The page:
“The governor is looking forward to signing this legislation, which he believes will offer law-abiding gun owners appropriate and legal protections,” spokesman Keith Dailey said.
[G]roups representing county sheriffs, police chiefs, county prosecutors and officers have spoken out against it, concerned that their safety is threatened by a provision allowing anyone to carry a gun inside a car, with the ammo stored nearby.
Robert Cornwell, director of the Buckeye State Sheriffs Association, told the Associated Press this week, “Obviously, he (Strickland) does not support law enforcement and its concerns.”
Dailey responded: “(Strickland) obviously respects law enforcement's opinion, but in this instance, there's a difference of opinion on the policy.”
The bill, pushed by the National Rifle Association, also would establish a new “castle doctrine” that presumes that a person acted in self defense when shooting someone who entered his or her home unlawfully. Supporters say it will protect the innocent from facing charges, but prosecutors have argued that it more likely will aid criminals.
- (Columbus') The Other Paper - Gun Shy: Has it become elitist to support firearms restrictions?
In years past, “Gun owners watched as gun bill after good gun bill either died or was watered down in a GOP-controlled legislature,” wrote Chad Baus, a member of the Fulton County Republican Central Committee and vice chairman of the Buckeye Firearms Association, in a blog posted on the group’s website.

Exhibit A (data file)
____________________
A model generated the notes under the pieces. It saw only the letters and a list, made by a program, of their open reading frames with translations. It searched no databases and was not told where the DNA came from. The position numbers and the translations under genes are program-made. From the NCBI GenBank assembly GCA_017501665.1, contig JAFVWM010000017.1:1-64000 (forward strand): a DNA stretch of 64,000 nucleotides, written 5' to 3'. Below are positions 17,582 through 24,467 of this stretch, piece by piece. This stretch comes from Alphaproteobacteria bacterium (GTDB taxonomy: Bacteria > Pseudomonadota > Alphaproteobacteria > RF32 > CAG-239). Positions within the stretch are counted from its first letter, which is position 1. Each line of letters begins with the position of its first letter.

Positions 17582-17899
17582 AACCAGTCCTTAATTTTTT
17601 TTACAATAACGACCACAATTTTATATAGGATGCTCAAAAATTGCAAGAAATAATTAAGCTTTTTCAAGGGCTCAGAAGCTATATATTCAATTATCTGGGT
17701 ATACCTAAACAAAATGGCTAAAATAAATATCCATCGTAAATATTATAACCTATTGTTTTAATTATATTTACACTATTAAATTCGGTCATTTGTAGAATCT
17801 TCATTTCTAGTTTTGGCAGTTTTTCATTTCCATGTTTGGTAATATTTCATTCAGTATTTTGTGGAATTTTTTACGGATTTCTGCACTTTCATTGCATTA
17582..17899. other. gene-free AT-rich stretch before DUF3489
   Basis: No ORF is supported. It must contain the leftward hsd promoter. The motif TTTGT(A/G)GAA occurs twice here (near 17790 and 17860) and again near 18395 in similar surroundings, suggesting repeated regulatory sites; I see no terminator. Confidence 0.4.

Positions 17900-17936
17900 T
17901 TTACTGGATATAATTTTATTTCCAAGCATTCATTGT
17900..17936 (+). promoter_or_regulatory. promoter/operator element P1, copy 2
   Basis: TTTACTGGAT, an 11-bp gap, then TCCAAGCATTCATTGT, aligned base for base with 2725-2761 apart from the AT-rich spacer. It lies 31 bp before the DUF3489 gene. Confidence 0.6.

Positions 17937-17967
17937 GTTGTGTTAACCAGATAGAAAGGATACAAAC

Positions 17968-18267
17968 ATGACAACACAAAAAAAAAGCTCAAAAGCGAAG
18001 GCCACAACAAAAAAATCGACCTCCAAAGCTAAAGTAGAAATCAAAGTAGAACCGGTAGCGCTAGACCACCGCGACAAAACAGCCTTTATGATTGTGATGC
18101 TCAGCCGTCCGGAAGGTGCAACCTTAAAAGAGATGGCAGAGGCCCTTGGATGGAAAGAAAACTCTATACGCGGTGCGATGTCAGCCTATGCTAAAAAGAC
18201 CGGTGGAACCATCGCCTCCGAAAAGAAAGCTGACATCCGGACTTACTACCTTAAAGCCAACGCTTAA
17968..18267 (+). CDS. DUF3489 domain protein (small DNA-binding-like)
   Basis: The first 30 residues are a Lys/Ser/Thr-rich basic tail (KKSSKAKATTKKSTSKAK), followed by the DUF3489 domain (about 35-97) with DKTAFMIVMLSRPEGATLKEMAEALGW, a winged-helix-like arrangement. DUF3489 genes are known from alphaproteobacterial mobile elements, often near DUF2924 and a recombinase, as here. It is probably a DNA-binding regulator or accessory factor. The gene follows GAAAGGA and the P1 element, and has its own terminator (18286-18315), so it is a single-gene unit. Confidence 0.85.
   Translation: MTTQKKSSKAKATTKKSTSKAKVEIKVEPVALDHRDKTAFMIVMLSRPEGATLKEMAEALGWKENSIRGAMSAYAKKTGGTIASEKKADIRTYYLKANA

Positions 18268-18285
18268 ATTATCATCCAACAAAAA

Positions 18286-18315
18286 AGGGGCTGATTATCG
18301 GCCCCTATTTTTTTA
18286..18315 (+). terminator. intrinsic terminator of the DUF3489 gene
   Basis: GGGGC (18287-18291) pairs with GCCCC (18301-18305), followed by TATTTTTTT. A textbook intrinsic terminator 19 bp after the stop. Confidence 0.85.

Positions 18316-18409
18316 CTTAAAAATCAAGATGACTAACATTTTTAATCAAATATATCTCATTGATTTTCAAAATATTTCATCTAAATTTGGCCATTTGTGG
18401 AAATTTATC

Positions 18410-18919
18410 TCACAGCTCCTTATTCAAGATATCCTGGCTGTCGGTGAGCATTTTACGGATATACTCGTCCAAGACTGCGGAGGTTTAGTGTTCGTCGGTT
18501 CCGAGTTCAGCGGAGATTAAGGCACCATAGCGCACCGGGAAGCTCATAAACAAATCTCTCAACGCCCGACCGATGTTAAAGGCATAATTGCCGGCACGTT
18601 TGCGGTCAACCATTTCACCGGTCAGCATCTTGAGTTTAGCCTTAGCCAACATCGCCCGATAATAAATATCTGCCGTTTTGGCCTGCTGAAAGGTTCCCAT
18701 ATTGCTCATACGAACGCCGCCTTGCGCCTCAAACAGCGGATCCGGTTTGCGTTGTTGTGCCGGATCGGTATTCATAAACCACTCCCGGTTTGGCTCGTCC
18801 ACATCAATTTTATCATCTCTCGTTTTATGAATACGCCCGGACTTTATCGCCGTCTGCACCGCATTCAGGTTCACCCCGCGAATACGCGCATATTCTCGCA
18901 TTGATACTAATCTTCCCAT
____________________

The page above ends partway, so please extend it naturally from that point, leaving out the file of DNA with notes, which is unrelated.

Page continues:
For 16 years, Republican lawmakers found it necessary to go slow on gun laws in order to appease their party’s governor, whether it be Bob Taft, a Cincinnati native, or George Voinovich, former mayor of Cleveland, Baus said.
...The Buckeye Firearms website takes aim at “the elitist union leaders at the Fraternal Order of Police.”
“It’s very elitist to tell people what rights you think we should have,” said Jim Irvine, the group’s director.
Most politicians and urban dwellers have never handled a gun and therefore have an unnecessary fear of firearms.
“Mayor Coleman doesn’t know which end of a gun the bullet comes out of,” Irvine said. But firearms could go a long way to protect law-abiding residents from crime.